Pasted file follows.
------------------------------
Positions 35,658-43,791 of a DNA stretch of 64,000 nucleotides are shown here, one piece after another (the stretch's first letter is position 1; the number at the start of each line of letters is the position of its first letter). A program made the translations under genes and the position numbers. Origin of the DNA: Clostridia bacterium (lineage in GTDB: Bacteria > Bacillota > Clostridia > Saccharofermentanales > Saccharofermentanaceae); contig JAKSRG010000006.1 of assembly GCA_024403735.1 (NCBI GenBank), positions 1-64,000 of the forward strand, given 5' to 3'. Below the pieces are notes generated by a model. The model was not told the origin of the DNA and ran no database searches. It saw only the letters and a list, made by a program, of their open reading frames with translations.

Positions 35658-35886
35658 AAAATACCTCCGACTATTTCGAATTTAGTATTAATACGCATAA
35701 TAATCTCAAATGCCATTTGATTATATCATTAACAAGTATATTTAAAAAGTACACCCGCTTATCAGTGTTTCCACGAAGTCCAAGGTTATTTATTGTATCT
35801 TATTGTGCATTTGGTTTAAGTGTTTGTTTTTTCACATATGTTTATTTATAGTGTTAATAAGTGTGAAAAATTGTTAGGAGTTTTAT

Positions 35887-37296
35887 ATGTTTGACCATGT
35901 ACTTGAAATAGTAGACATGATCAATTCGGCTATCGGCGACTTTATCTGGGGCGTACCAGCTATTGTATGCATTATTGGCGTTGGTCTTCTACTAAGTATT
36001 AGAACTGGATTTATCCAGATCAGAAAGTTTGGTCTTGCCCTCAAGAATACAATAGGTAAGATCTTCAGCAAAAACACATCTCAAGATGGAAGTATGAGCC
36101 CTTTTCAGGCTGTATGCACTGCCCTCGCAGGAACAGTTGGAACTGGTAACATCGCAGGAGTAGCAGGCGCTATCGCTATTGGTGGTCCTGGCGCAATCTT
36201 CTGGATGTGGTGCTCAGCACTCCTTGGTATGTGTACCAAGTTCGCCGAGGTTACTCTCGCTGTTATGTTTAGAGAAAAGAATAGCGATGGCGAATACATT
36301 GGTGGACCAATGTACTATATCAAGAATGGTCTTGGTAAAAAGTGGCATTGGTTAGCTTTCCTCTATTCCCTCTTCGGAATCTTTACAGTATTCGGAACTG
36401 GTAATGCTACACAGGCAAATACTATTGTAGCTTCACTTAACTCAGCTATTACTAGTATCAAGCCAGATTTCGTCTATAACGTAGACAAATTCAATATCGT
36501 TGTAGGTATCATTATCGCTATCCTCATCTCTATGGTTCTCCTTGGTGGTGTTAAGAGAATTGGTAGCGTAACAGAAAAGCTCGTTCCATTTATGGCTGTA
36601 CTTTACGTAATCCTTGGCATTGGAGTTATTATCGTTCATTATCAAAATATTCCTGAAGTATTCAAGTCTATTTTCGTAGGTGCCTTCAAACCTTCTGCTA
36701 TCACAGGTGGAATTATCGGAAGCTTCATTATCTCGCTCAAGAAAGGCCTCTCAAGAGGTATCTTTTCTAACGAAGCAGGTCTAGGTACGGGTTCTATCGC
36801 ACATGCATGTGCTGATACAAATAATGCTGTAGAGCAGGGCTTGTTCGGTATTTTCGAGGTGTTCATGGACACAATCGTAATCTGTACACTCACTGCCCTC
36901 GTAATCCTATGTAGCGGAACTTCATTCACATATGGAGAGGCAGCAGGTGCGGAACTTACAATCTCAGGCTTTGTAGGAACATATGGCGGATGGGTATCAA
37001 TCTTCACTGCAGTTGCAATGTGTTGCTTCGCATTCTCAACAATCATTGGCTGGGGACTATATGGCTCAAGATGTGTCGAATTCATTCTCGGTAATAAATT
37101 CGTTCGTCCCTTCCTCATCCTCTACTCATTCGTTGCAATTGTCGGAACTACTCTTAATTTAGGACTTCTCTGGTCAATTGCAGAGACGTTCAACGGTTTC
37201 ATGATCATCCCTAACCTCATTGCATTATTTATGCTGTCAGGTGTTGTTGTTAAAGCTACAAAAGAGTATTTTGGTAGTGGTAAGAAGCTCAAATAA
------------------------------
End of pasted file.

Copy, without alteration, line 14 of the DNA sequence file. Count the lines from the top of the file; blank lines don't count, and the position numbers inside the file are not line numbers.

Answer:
36501 TGTAGGTATCATTATCGCTATCCTCATCTCTATGGTTCTCCTTGGTGGTGTTAAGAGAATTGGTAGCGTAACAGAAAAGCTCGTTCCATTTATGGCTGTA